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This article is reprinted from Jewish Ideas Daily.
“The Peace Plan that Almost Was and Still Could Be”: blazoned over the entire cover of the February 13 New York Times Magazine, the sensation-seeking headline comes accompanied by a photograph from the back of former Israeli Prime Minister Ehud Olmert and Palestinian Authority President Mahmoud Abbas, each with his arm around the other. The two men, declares the Times excitedly, “almost made a historic deal in 2008,” and now—right now—”is the moment to resuscitate it.”
The article within, by Bernard Avishai, follows closely on a news story that appeared in the Times as a front-page “scoop” on January 27. In that story, written by the paper’s Israel correspondent Ethan Bronner, readers had early word of just how tantalizingly “close to a peace deal” Olmert and Abbas had been toward the end of 2008, only to have the deal put on hold because of Olmert’s legal problems and the start of the Gaza war. According to Bronner, progress toward peace was then finally stopped in its tracks by the election in early 2009 of a new hard-line Israeli government led by Benjamin Netanyahu.
Bronner’s account was itself based on an interview with Olmert (and a similar one with President Abbas) that had been conducted for the Times by the same Bernard Avishai—a freelance writer, peace activist, and proponent of transforming Israel from a Jewish state into a secular “Hebrew republic.” It is Avishai’s own 4,700-word account of the Olmert-Abbas negotiations that has now, complete with illustrations and maps, been sprawled across several pages of the Times Magazine. Thus, within a period of two weeks, the paper has twice put its weight behind pieces of copycat journalism that, by coincidence, happen to fortify its own editorial position on which party is most responsible for the Israel-Palestinian impasse and how best to resolve it.
As Avishai’s is intended to be the fuller and more “authoritative” account, let us focus on his telling of the story. According to him, both Olmert and Abbas have separately confirmed that they did indeed meet many times in 2007 and 2008—and that the critical breakthrough toward a peace agreement and a two-state solution came on September 16, 2008. On that day, at the prime minister’s residence in Jerusalem, Olmert presented Abbas with a large map showing how Israel could retain 6.3 percent of Palestinian land on the West Bank and thus avoid evacuating most of the Jewish settlements. To compensate, Olmert proposed transferring an equivalent amount of Israeli land to the future Palestinian state. He also agreed to divide the city of Jerusalem, with a five-nation consortium controlling the Old City and the Jewish and Muslim holy places. For their part, the Palestinians would have to drop their historic demand for the “right of return” to Israel of the 1948 refugees and their descendants—although Olmert offered to admit 5,000 refugees over five years on “humanitarian” grounds.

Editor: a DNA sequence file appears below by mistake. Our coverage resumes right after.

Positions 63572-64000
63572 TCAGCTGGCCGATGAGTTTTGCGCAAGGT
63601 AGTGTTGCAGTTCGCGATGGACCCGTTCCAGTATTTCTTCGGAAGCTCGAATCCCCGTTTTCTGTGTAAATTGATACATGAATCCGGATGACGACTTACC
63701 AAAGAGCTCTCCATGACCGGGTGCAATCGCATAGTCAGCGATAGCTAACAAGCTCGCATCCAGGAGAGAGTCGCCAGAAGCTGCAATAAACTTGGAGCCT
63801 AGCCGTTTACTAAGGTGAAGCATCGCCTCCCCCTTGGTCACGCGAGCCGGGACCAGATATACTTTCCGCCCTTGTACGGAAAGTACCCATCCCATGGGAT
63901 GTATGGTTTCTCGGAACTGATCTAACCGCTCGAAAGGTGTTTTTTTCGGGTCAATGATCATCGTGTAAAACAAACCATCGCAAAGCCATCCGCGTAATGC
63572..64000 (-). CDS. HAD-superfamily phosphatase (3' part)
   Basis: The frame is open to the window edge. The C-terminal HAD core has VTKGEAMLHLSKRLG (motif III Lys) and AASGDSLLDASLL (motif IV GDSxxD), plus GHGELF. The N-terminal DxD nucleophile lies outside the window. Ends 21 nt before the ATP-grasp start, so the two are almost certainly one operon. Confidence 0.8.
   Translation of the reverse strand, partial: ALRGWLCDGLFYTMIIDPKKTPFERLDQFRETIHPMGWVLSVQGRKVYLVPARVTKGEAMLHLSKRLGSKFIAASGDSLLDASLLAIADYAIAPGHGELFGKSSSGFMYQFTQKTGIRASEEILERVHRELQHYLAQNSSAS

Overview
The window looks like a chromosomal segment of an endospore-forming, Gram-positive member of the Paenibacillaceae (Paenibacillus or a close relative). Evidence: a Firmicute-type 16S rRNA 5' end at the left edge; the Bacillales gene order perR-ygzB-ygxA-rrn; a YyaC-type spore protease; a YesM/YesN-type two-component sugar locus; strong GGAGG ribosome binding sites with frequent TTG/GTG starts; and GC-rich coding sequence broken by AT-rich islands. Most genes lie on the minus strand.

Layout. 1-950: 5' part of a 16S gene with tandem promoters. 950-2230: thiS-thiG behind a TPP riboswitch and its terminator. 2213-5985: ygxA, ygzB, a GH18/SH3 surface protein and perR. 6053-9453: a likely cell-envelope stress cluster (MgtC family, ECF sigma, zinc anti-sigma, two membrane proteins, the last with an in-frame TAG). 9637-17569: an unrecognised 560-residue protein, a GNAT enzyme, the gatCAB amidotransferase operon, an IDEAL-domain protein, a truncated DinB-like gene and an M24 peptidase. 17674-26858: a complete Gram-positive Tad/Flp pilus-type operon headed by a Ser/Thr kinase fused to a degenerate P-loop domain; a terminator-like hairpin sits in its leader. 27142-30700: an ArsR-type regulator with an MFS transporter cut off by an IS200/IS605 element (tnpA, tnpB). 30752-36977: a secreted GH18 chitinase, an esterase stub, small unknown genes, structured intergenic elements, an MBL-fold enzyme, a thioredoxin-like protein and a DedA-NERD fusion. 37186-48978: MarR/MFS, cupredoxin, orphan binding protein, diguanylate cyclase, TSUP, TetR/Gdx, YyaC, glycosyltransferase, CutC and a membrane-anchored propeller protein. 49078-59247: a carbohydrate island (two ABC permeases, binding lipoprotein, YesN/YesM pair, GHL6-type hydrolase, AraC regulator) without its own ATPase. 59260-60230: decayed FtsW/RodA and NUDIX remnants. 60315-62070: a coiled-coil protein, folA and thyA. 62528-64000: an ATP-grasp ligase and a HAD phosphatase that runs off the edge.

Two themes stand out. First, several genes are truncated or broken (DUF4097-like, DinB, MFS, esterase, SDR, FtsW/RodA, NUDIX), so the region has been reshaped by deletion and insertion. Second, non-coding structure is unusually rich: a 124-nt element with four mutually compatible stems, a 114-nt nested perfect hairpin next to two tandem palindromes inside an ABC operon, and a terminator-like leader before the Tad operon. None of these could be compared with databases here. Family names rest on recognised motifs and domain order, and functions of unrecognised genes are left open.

As for Olmert’s map, Abbas assured the Israeli prime minister that it was worthy of study and further negotiations, and the two men parted on that note. But then, according to Olmert, Abbas “went silent” on him—although discussions with the Palestinians continued at a lower level until the election of Netanyahu tragically turned the clock back. Abbas’s version of the same events is that Olmert, distracted by the corruption charges being brought against him and by the pending Gaza war, failed to send a representative to a meeting in Washington called by Condoleezza Rice, but that he, Abbas, had been ready to resume talks anyway, even after Israel invaded Gaza.
And what is the urgency in publishing such an article now? As Avishai puts it, the further passage of time, together with the current turmoil in the Arab Middle East, has raised the breakthrough possibility of reviving those talks, abandoned just at the moment when “the gaps appear[ed] so pitifully small.” In self-aggrandizing mode, Avishai touts his “exclusive” revelations as themselves constituting a new opportunity for peace—particularly, he pointedly adds, if President Obama now steps into the breach, picks up where the Israelis and Palestinians left off more than two years ago, and with the aid of the international community pushes through a deal that Israel has no choice but to accept. Otherwise, Avishai quotes a frustrated Abbas as saying, “If nothing happens, I will take a very, very painful decision. Don’t ask me about it.”
There are only two problems with Avishai’s narrative and the conclusions he draws from it. One is that what’s true in the material the Times has published twice in as many weeks isn’t new; the other is that what’s new isn’t true.
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